Resource utilization and outcomes among children risk stratified by pediatric appendicitis risk calculator at a tertiary pediatric center

Callie R. Becker, Kelly R Bergmann, Gabriela Vazquez-Benitez, Brianna M. Bretscher, Anupam B Kharbanda

Research output: Contribution to journalArticlepeer-review


OBJECTIVES: Appendicitis is a common pediatric condition requiring surgery. The pediatric appendicitis risk calculator (pARC) was recently developed to guide clinical care. The objective of this study is to describe resource utilization and clinical outcomes among children with appendix ultrasound (US) scans risk stratified by pARC score.

METHODS: Prospective enrolled observational cohort single-center study of children aged 5-18, who had an US for suspected appendicitis. We estimated the rate of appendicitis, rate of equivocal US scans, and resource utilization by pARC score strata. Total adjusted charges were determined for low-risk pARC patients compared to discharged emergency department (ED) patients with abdominal pain and complete blood count (CBC) obtained without advanced abdominal imaging.

RESULTS: Over the 13-month study period, 407 children were enrolled. The overall rate of appendicitis was 33.4%, and 199 (49%) were male. The observed rate of appendicitis was 3.3% in those with a pARC score of <15% and 96.8% in those with a pARC score of ≥85%. Of enrolled patients, 152 (37.3%) had a pARC score <15%. Of those with a pARC score of <15%, the negative appendectomy rate was 28.6%, and the rate of equivocal US was 49.3%. The rate of CT scans and hospitalizations was 19% and 23%, respectively. Median total charges for patients with pARC <15% with usual care were $3756. Median total charges for patients presenting to the ED with abdominal pain who had a CBC but no advanced abdominal imaging performed was $2484, indicating a potential savings of $1272 per patient.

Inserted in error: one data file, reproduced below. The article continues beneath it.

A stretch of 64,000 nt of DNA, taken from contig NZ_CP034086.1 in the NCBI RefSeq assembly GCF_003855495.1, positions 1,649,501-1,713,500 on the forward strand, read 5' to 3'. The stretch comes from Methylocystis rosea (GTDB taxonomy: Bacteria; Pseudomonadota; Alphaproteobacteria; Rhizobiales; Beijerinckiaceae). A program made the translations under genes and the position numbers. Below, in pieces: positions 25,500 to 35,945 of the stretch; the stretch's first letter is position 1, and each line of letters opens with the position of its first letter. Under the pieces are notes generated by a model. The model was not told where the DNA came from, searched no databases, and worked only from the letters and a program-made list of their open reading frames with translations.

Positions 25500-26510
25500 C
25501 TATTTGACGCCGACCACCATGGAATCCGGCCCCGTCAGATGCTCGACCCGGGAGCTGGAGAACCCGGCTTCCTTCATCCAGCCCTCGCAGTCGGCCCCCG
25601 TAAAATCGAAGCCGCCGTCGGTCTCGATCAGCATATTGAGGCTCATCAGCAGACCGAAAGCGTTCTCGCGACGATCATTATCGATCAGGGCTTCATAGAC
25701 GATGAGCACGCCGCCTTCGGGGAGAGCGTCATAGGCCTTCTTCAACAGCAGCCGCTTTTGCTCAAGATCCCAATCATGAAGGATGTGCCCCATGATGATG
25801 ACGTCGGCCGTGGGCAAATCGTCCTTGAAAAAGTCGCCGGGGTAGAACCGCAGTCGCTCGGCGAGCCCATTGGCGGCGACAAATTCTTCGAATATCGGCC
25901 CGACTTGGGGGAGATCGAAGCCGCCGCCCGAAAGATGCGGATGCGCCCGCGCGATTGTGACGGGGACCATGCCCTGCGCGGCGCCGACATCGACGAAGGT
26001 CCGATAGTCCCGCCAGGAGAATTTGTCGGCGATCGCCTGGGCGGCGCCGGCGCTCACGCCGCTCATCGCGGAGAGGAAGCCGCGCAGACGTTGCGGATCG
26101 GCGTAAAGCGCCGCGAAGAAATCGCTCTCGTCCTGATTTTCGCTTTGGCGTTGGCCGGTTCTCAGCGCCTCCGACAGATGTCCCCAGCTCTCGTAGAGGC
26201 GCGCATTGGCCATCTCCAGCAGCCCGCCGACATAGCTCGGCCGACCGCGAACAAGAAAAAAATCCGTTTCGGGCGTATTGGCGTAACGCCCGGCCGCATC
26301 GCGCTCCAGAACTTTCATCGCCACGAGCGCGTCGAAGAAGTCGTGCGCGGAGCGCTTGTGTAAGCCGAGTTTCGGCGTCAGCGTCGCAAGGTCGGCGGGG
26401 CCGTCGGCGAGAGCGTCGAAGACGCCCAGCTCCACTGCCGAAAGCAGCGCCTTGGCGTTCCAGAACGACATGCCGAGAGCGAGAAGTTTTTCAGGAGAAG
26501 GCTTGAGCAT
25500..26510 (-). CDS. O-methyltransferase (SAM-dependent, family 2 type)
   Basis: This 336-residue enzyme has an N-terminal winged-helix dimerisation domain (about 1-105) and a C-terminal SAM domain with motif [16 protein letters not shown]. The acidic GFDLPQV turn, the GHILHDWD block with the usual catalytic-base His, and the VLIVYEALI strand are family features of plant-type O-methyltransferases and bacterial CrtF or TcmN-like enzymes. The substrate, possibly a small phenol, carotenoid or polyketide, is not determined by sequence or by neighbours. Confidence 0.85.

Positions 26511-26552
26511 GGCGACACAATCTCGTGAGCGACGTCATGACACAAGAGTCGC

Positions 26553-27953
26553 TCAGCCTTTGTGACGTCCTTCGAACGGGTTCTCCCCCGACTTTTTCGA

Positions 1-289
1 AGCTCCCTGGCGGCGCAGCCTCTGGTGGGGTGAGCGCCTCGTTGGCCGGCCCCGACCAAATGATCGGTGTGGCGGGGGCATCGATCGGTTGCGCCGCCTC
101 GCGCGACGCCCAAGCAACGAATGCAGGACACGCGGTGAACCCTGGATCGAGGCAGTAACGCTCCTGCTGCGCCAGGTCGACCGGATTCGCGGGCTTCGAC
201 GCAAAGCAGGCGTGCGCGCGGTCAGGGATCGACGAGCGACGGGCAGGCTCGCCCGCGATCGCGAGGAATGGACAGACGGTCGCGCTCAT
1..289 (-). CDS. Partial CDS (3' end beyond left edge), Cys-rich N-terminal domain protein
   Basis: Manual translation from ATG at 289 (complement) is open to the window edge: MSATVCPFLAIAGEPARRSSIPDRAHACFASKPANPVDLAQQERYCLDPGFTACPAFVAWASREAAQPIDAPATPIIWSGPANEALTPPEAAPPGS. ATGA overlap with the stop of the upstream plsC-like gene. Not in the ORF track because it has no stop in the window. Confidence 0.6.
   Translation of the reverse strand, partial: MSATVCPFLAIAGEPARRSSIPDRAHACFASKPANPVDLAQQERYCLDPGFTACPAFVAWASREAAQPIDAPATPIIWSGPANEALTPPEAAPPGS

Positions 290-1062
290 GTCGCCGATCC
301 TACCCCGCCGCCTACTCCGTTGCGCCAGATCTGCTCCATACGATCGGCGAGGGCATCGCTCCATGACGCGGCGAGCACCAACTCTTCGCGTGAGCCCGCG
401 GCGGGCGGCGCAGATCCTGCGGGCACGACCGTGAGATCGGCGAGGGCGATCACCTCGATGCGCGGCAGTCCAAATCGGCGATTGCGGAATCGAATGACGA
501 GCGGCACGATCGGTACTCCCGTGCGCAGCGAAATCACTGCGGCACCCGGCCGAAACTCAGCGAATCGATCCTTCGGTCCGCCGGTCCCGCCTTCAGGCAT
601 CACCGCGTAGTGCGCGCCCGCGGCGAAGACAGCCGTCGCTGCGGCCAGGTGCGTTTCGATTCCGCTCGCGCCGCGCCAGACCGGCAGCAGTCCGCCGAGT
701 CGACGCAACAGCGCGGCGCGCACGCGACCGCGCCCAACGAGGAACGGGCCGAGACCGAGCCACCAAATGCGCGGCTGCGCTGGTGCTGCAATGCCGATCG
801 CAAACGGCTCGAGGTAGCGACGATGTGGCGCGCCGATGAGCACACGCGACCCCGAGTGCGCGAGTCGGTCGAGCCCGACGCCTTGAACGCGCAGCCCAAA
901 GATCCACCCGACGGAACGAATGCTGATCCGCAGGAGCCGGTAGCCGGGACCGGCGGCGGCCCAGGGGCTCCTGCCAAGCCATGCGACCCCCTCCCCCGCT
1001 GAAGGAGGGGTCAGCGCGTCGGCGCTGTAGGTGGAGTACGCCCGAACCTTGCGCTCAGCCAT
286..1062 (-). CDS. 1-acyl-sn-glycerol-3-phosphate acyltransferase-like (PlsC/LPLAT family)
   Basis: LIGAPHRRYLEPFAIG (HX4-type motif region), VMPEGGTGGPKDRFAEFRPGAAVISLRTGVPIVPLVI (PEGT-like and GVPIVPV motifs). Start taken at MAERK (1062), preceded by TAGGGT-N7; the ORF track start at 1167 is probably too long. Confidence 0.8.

CONCLUSIONS: There is a high rate of resource utilization among patients who are low appendicitis risk by pARC score. Outcome variation by pARC scores presents future opportunity to selectively reduce resource utilization in pediatric patients.

Original languageEnglish (US)
Pages (from-to)415-422
Number of pages8
JournalAcademic Emergency Medicine
Issue number4
StatePublished - Apr 2022

Bibliographical note

Publisher Copyright:
© 2021 Society for Academic Emergency Medicine.


  • Abdominal Pain/diagnosis
  • Appendectomy
  • Appendicitis/diagnostic imaging
  • Child
  • Emergency Service, Hospital
  • Female
  • Humans
  • Male
  • Prospective Studies
  • Ultrasonography

PubMed: MeSH publication types

  • Journal Article
  • Observational Study


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